Some suggest that the government should lower taxes and find the resources it needs, through debt collection from companies that do not pay or flee the tax system.
Last year, my institution suffered a tax adjustment. We expect to have the relevant notification at the end of the current year and in the event that this notification is unsatisfactory, we will file a complaint with the court and we are obliged to wait three years.
Starting from this lived example, you see that the recovery of which you speak does not mean an immediate recovery on the part of the State.
Therefore, this solution can not be a quick and immediate solution to run the economical machine.
Beyond this finance law, we must establish a support system based on clear decisions that ensure a real and gradual recovery of our economy.
This brings me back to the economic emergency law and I have the impression that our politicians neglect the importance of this law while it is more than necessary.
Among the misfortunes of the country, at present, there are certain media, which work in a partisan and initiated approach on behalf of politicians and which, without worrying about the consequences, only block the country’s development: we need to a free press and especially Independent.
What should the government do in your opinion?
We need a new, innovative approach. We must launch a wide range of choices and finish with temporary and fast solutions. We need a new vision.
The opening of one or two industrial units in the areas of Thala or Kasserine will not solve the problem. It’s not just about attracting a foreign investor to open a company and recruiting 500 employees. This is not it. The region of Kasserine could for example become a student city in 10 years for some 70 thousand students.
However, we must, right now, do the necessary work in infrastructure, homes, cultural houses, recreation and other to encourage mobility.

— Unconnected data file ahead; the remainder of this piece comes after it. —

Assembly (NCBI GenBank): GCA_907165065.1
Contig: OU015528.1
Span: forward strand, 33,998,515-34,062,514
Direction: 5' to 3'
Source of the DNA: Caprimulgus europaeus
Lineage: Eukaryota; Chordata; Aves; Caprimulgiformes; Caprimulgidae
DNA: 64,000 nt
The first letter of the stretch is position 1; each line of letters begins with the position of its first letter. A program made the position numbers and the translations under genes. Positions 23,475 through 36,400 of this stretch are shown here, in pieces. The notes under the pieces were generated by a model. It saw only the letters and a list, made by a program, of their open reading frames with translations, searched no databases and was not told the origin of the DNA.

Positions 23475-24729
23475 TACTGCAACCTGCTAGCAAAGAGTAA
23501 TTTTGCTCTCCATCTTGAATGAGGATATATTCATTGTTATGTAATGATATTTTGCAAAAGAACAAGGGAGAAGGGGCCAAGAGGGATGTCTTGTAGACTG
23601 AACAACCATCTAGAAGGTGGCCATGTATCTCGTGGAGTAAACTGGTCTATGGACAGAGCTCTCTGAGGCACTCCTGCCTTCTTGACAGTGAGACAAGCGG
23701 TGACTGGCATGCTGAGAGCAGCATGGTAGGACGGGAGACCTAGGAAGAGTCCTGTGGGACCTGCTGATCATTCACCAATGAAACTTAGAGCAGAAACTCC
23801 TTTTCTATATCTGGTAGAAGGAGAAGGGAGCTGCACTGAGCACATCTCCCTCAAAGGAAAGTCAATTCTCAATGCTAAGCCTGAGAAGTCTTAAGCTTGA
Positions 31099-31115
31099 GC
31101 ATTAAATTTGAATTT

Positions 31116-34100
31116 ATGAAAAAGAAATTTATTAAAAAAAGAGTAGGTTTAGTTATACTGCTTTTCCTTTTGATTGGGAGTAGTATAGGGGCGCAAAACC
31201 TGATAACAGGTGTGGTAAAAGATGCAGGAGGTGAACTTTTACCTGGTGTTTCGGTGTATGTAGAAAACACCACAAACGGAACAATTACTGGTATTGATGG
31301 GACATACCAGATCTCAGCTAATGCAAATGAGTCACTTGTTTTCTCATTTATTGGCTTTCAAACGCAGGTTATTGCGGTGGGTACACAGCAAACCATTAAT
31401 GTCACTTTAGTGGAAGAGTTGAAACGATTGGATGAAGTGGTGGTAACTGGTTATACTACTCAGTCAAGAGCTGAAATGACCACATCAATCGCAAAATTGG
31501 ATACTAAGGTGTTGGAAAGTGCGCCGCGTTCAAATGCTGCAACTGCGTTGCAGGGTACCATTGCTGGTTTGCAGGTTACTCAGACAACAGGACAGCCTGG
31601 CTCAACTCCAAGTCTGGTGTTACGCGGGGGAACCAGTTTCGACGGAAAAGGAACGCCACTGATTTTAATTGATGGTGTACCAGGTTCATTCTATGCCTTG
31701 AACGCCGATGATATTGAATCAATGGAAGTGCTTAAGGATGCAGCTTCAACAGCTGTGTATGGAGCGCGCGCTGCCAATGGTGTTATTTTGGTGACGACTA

We must, from now on, think about developing other cities, like Enfidha, Kairouan, Sousse, Sfax … Today, we need to review our tourism strategy (Saharan tourism, imagine scenarios …). But the most important, and essential in my opinion, is to solve the problem of the Tunisian administration.
Moreover, and given the decline of the dinar, exporting companies may be a real opportunity for our economy, and here I am not talking about the model of the classic outsourcing that we launched in the 70s (with the law 72), but I am talking about the creation and encouragement of Tunisian exporting companies with a real added value and a real Tunisian know-how.
We must encourage these companies which with their products can invade export markets and especially that their costs become very competitive.
We have to take advantage of the depreciation of our local currency. To these companies, the State should give more facilities and room for maneuver, allowing them to create their own brands and their own distribution channels.
Exporting companies are a boon in the current and even future context. With this, we must not neglect the “historic” sectors such as textiles, we must value them even more (take example on Turkey).
In another context, I propose the diversification of the strategic partners of the country. Why not think to collaborate with China? Bring back Chinese investors to whom we can for example give the port of Zarzis with a free zone behind. This kind of partnership can only help us develop, since we cannot do everything ourselves. This, without forgetting to accelerate the development of the digital component. We have no choice; we must go quickly to digitalization.